The reference posted, is somewhat confusing. It says that a feast was held in Rennes in 1670, but that the first official feast in France occurred in 1765.

The records go back prior to the 1600's in fact.  But that is really not the issue here.  The issue is a devotion to the Sacred Heart prior to Sr. Margaret Mary and there is evidence for that in archival documents that I cannot access for the Internet audience.

There is a similar localized record of feast days of the Immaculate Conception centuries prior to the universal inclusion in the liturgical cycle.

Also I am fascinated by western rite and ritual ripped out of context and grafted into Byzantine saints and spirituality and traditions.  I think there's a name for that...isn't there?  Seems to me it is with reference to Latinized eastern rites if I am not mistaken...

M.

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« Reply #383 on: September 24, 2011, 08:13:52 PM »

I challenge the existence of these supposed pre-1600s records.

You say there are "archival documents" you cannot access. Do you know what type of archival documents these are? Tell us. Are they prayers in a prayer book? Mass propers? Vague foreshadowings in certain art works? I am all ears.

Correction: Western rite and ritual restored to their rightful, original context, with Western saints and pre-heresy Western spirituality (which fits perfectly with Orthodox spirituality in the East), and Western traditions. Call it what you want, it's beautiful and full of the saving grace of God.
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« Reply #384 on: September 24, 2011, 08:18:26 PM »

I challenge the existence of these supposed pre-1600s records.

You say there are "archival documents" you cannot access. Do you know what type of archival documents these are? Tell us. Are they prayers in a prayer book? Mass propers? Vague foreshadowings in certain art works? I am all ears.

Correction: Western rite and ritual restored to their rightful, original context, with Western saints and pre-heresy Western spirituality (which fits perfectly with Orthodox spirituality in the East), and Western traditions. Call it what you want, it's beautiful and full of the saving grace of God.

Your comments on the Sacred Heart bear far less weight of proof than those of my Church.
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« Reply #385 on: September 24, 2011, 09:15:52 PM »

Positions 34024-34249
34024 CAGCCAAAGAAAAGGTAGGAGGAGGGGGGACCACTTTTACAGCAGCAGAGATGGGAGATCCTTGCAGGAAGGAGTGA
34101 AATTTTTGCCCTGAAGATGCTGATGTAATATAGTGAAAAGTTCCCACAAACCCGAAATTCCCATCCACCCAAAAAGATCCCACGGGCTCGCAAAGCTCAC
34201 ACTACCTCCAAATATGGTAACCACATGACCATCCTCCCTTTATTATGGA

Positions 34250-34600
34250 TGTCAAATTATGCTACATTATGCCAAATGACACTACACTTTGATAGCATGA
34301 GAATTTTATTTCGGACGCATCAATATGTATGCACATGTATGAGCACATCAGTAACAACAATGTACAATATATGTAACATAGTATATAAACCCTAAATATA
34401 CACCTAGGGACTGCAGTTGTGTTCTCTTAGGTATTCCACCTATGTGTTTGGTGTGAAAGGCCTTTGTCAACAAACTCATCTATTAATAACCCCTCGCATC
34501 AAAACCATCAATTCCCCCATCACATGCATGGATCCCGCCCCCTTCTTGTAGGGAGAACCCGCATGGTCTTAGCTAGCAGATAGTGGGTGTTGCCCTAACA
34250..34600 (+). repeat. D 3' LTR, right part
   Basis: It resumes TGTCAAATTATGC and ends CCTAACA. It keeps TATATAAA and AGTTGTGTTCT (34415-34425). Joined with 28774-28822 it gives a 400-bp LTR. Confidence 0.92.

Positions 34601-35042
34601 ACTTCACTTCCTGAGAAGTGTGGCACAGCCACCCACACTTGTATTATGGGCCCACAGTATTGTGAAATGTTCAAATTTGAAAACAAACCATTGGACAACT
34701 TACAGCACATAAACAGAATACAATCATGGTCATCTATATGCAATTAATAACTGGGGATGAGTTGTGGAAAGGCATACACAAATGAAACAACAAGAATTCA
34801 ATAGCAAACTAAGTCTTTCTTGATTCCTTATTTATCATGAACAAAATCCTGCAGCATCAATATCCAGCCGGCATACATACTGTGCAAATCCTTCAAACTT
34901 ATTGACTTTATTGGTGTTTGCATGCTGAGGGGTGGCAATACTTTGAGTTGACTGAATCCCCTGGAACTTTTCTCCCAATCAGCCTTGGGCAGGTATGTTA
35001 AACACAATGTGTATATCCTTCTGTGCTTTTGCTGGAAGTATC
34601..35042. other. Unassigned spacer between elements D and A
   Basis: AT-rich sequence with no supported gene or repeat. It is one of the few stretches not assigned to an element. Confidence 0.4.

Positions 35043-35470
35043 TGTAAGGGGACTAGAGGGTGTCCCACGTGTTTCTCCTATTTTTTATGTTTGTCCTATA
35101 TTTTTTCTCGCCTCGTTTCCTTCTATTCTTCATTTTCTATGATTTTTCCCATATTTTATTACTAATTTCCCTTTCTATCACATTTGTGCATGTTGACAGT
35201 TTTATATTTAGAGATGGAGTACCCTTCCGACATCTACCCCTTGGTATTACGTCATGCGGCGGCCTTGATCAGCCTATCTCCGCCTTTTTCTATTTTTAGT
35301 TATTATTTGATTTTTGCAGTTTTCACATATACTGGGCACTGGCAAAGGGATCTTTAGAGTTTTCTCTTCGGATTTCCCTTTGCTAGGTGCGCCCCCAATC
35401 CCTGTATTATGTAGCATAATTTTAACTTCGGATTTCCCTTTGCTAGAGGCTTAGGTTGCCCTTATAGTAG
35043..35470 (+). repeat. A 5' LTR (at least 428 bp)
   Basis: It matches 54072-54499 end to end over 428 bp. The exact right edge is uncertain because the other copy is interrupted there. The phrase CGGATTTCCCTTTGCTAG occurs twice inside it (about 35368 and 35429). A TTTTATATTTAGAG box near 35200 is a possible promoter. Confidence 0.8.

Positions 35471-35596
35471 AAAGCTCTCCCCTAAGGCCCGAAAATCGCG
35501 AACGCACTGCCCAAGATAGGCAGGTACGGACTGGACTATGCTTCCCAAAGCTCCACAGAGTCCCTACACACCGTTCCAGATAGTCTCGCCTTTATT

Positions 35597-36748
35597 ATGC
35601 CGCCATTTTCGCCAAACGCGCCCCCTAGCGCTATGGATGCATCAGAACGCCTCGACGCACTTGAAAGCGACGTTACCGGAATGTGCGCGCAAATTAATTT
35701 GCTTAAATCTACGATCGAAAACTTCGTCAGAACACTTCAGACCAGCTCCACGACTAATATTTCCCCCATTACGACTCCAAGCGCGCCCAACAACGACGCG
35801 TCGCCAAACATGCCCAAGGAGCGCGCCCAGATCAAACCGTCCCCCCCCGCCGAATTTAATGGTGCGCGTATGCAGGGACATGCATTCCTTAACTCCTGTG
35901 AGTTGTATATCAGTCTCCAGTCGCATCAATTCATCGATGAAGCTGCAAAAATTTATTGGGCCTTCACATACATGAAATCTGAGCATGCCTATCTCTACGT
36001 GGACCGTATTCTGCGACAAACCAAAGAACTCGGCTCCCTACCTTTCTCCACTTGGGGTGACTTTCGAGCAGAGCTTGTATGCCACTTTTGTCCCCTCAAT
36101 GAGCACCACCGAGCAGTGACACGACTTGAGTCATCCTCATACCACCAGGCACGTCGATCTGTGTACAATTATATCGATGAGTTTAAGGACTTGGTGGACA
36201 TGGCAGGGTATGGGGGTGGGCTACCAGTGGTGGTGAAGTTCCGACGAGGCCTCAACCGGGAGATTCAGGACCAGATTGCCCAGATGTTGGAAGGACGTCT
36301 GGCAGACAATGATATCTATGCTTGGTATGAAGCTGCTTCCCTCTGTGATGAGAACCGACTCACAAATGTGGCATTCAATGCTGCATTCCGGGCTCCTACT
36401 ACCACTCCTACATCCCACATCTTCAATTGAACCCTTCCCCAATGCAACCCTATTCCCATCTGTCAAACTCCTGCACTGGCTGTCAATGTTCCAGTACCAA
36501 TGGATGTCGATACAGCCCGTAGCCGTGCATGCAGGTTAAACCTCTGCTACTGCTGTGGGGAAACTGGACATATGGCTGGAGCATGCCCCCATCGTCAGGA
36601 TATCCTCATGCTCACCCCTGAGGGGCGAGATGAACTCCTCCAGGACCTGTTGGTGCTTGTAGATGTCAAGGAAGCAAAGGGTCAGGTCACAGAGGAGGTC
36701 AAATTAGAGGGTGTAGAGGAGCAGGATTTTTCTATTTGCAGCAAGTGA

I challenge the existence of these supposed pre-1600s records.

You say there are "archival documents" you cannot access. Do you know what type of archival documents these are? Tell us. Are they prayers in a prayer book? Mass propers? Vague foreshadowings in certain art works? I am all ears.

Correction: Western rite and ritual restored to their rightful, original context, with Western saints and pre-heresy Western spirituality (which fits perfectly with Orthodox spirituality in the East), and Western traditions. Call it what you want, it's beautiful and full of the saving grace of God.

Your comments on the Sacred Heart bear far less weight of proof than those of my Church.
LOL you just got owned.  Cheesy
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« Reply #386 on: September 24, 2011, 09:29:25 PM »

I challenge the existence of these supposed pre-1600s records.

You say there are "archival documents" you cannot access. Do you know what type of archival documents these are? Tell us. Are they prayers in a prayer book? Mass propers? Vague foreshadowings in certain art works? I am all ears.

Correction: Western rite and ritual restored to their rightful, original context, with Western saints and pre-heresy Western spirituality (which fits perfectly with Orthodox spirituality in the East), and Western traditions. Call it what you want, it's beautiful and full of the saving grace of God.

Your comments on the Sacred Heart bear far less weight of proof than those of my Church.
LOL you just got owned.  Cheesy

I don't think so.  The western rite advocates and aficionados may borrow bits and pieces of the holy traditions of my Church...but OWN them?....I don't think so.
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« Reply #387 on: September 24, 2011, 09:50:15 PM »

I challenge the existence of these supposed pre-1600s records.

You say there are "archival documents" you cannot access. Do you know what type of archival documents these are? Tell us. Are they prayers in a prayer book? Mass propers? Vague foreshadowings in certain art works? I am all ears.